IFN-λ resolves inflammation via suppression of neutrophil infiltration and IL-1β production.
Blazek K., Eames HL., Weiss M., Byrne AJ., Perocheau D., Pease JE., Doyle S., McCann F., Williams RO., Udalova IA.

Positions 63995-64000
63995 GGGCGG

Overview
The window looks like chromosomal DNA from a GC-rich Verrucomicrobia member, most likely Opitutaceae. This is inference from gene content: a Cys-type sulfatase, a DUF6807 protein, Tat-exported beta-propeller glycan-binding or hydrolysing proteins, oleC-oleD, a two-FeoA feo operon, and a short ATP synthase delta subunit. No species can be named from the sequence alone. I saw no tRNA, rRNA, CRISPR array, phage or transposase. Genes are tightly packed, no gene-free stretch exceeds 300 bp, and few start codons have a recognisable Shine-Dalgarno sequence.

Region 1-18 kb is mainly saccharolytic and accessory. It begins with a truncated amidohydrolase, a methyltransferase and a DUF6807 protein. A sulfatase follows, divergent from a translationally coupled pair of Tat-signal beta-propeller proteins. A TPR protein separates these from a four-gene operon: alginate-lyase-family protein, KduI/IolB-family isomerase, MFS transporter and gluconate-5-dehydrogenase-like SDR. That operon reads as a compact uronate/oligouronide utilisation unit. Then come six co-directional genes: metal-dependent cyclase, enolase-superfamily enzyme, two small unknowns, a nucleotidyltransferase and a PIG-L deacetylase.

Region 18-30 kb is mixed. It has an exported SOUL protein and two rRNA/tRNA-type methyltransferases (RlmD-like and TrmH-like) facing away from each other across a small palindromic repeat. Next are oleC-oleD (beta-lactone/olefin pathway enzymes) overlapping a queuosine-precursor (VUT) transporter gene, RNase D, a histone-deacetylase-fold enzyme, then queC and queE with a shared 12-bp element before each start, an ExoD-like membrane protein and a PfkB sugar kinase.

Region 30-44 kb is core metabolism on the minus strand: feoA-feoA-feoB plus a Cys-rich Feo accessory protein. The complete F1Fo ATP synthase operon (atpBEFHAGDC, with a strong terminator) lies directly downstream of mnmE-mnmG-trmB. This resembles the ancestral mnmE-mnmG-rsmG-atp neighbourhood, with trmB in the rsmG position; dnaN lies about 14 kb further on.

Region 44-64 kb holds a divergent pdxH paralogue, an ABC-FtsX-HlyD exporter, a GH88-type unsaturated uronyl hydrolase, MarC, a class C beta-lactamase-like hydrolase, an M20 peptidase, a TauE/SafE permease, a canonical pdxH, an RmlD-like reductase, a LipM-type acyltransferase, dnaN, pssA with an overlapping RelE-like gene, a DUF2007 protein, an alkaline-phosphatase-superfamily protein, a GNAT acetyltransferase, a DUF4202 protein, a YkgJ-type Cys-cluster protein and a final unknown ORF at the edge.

The most studied biological role of type III interferons (IFNs) has so far been their antiviral activity, but their role in autoimmune and inflammatory diseases remains largely unexplored. Here, we show that treatment with IFN-λ2/IL-28A completely halts and reverses the development of collagen-induced arthritis (CIA) and discover cellular and molecular mechanisms of IL-28A antiinflammatory function. We demonstrate that treatment with IL-28A dramatically reduces numbers of proinflammatory IL-17-producing Th17 and γδ T cells in the joints and inguinal lymph nodes, without affecting T cell proliferative responses or levels of anticollagen antibodies. IL-28A exerts its antiinflammatory effect by restricting recruitment of IL-1b-expressing neutrophils, which are important for amplification of inflammation. We identify neutrophils as cells expressing high levels of IFN-λ receptor 1 (IFNLR1)-IL-28 receptor α (IL28RA) and targeted by IL-28A. Our data highlight neutrophils as contributors to the pathogenesis of autoimmune arthritis and present IFN-λs or agonists of IFNLR1-IL28RA as putative new therapeutics for neutrophil-driven inflammation.